The Flint was an automobile marque that was assembled by the Flint Motors Division, Flint, Michigan between 1923 and 1927. Flint Motors was a wholly owned subsidiary of Durant Motors Company (United States).
The Flint was considered an assembled car because Durant Motors used components manufactured by outside suppliers to build its automobile lines. The cars were powered by a 6-cylinder Continental engine, and its body stampings were made by Budd in Philadelphia.
The origins of the Flint can be traced back to the Willys car company, which under the direction of Walter P. Chrysler had been working on a prototype for a proposed 6-cylinder car. Willys had to sell off this prototype as part of its efforts to raise cash during a financial crisis. Once acquired, this prototype was further modified to create the Flint.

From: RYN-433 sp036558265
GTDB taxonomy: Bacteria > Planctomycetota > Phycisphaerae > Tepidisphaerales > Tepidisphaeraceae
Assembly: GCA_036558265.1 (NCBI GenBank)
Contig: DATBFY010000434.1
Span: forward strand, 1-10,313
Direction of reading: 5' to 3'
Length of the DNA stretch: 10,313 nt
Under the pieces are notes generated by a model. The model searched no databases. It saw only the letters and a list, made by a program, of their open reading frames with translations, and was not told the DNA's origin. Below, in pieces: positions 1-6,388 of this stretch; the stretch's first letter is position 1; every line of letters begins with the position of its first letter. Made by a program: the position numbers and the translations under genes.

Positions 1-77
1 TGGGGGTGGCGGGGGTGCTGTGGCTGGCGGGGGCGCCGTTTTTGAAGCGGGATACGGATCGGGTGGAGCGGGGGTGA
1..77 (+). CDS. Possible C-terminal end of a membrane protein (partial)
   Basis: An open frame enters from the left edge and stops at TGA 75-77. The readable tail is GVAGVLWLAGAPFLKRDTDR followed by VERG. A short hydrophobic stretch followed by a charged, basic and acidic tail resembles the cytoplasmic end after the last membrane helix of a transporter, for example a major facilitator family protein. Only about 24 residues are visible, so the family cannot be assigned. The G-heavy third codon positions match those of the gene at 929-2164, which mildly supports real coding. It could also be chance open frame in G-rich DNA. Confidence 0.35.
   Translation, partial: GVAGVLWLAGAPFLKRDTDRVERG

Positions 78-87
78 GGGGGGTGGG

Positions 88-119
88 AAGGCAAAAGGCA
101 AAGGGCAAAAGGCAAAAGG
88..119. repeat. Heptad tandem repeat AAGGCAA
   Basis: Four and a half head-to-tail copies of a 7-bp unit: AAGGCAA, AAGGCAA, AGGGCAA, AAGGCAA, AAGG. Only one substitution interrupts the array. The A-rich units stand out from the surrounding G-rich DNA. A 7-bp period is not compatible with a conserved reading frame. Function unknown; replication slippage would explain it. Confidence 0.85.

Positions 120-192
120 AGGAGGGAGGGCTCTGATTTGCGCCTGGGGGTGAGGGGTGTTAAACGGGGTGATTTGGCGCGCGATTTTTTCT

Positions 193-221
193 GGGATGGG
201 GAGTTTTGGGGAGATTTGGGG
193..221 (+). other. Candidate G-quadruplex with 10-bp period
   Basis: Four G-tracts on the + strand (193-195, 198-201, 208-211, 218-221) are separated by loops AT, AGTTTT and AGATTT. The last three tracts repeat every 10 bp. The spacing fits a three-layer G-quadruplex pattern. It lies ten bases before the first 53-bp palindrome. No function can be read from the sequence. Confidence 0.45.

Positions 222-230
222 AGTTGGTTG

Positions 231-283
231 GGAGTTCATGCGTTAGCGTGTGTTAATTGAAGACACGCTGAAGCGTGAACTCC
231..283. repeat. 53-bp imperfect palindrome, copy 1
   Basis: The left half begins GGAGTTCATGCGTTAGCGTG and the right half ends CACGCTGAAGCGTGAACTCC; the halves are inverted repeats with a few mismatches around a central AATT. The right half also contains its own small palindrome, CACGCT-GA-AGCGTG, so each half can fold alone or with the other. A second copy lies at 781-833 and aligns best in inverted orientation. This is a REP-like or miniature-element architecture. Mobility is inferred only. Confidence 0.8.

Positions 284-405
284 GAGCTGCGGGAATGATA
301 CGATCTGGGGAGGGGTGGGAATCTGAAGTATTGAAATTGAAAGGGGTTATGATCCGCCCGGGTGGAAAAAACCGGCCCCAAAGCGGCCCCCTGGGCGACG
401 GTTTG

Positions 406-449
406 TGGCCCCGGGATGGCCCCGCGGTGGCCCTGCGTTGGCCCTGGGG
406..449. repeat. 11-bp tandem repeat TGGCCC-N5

Following financial troubles at Durant Motors, the Flint was discontinued in 1927. The Flint was priced to compete with Buick, which was also assembled in Flint, Michigan.
Production model specifications
Flint Automobile Company
Automobiles produced by Flint should not be confused with those manufactured by the Flint Automobile Company, founded by A. B. C. Hardy in 1901, and which went out of business in 1903 after manufacturing only 52 automobiles in the $750–$850 price range.
- Kimes, Beverly Rae; Clark, Jr., Henry A. Standard Catalog of American Cars 1805-1942 (second edition). Krause Publications. p. 544. ISBN 0-87341-111-0.